"Part lyrical narrative, part bluesy riff, part schoolyard chant and part holy incantation" - New York Times Lucy Negro, Redux, uses the lens of Shakespeare's "Dark Lady" sonnets to explore the way questions about and desire for the black female body have evolved over time, from Elizabethan England to the Jim Crow South to the present day. Equally interested in the sensual and the serious, the erotic and the academic, this collection experiments with form, dialect, persona, and voice. Ultimately a hybrid document, Lucy Negro Redux harnesses blues poetry, deconstructed sonnets, historical documents and lyric essays to tell the challenging,…


You might also like...

Native Nations: A Millennium in North America

By Kathleen DuVal,

Book cover of Native Nations: A Millennium in North America

Kathleen DuVal Author Of Independence Lost: Lives on the Edge of the American Revolution

New book alert!

Why am I passionate about this?

I’m a professional historian and life-long lover of early American history. My fascination with the American Revolution began during the bicentennial in 1976, when my family traveled across the country for celebrations in Williamsburg and Philadelphia. That history, though, seemed disconnected to the place I grew up—Arkansas—so when I went to graduate school in history, I researched in French and Spanish archives to learn about their eighteenth-century interactions with Arkansas’s Native nations, the Osages and Quapaws. Now I teach early American history and Native American history at UNC-Chapel Hill and have written several books on how Native American, European, and African people interacted across North America.

Kathleen's book list on the American Revolution beyond the Founding Fathers

What is my book about?

A magisterial history of Indigenous North America that places the power of Native nations at its center, telling their story from the rise of ancient cities more than a thousand years ago to fights for sovereignty that continue today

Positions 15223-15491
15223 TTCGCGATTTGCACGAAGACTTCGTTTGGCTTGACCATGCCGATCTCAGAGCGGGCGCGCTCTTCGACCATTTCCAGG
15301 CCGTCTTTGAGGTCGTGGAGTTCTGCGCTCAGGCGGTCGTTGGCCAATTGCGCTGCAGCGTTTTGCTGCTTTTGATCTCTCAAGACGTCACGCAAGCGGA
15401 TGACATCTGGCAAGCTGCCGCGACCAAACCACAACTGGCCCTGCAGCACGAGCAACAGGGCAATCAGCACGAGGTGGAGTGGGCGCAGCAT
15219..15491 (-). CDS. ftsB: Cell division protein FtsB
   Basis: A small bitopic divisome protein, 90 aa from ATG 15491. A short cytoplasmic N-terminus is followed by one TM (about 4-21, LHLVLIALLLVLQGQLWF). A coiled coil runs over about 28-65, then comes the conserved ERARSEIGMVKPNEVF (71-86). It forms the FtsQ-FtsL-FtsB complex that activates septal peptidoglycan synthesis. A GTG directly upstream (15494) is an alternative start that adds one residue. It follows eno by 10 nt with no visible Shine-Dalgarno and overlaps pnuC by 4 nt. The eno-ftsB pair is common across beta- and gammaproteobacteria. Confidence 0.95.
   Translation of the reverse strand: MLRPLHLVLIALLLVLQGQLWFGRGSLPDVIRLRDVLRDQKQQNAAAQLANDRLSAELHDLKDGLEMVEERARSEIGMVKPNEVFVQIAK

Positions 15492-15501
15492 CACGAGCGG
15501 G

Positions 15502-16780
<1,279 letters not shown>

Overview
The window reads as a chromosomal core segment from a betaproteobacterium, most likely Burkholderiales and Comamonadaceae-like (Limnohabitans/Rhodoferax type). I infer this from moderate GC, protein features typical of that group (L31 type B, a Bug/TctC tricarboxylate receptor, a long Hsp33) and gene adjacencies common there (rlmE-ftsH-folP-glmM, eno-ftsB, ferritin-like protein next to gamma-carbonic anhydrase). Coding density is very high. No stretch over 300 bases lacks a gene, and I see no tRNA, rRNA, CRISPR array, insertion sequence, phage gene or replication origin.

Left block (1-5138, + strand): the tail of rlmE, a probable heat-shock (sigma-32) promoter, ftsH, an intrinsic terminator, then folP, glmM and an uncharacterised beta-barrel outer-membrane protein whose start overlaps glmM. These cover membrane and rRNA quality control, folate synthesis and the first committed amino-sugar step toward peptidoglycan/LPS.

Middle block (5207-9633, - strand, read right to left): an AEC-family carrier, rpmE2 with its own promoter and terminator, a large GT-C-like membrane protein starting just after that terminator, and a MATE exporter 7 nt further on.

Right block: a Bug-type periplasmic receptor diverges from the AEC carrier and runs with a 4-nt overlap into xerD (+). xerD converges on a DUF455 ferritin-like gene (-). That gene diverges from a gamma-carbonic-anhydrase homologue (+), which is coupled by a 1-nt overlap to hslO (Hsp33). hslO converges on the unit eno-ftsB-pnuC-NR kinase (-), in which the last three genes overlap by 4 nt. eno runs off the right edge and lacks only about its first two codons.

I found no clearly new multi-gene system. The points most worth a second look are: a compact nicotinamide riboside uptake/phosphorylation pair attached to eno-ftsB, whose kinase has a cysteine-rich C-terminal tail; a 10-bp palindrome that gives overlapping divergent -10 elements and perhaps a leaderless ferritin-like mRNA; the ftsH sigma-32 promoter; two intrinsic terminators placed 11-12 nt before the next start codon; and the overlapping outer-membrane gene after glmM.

Native Nations: A Millennium in North America

By Kathleen DuVal,

What is this book about?

Long before the colonization of North America, Indigenous Americans built diverse civilizations and adapted to a changing world in ways that reverberated globally. And, as award-winning historian Kathleen DuVal vividly recounts, when Europeans did arrive, no civilization came to a halt because of a few wandering explorers, even when the strangers came well armed.

A millennium ago, North American cities rivaled urban centers around the world in size. Then, following a period of climate change and instability, numerous smaller nations emerged, moving away from rather than toward urbanization. From this urban past, egalitarian government structures, diplomacy, and complex economies spread…


5 book lists we think you will like!

Interested in African Americans, drug trafficking, and Georgia (USA)?

10,000+ authors have recommended their favorite books and what they love about them. Browse their picks for the best books about African Americans, drug trafficking, and Georgia (USA).

African Americans Explore 725 books about African Americans
Drug Trafficking Explore 12 books about drug trafficking
Georgia (USA) Explore 82 books about Georgia (USA)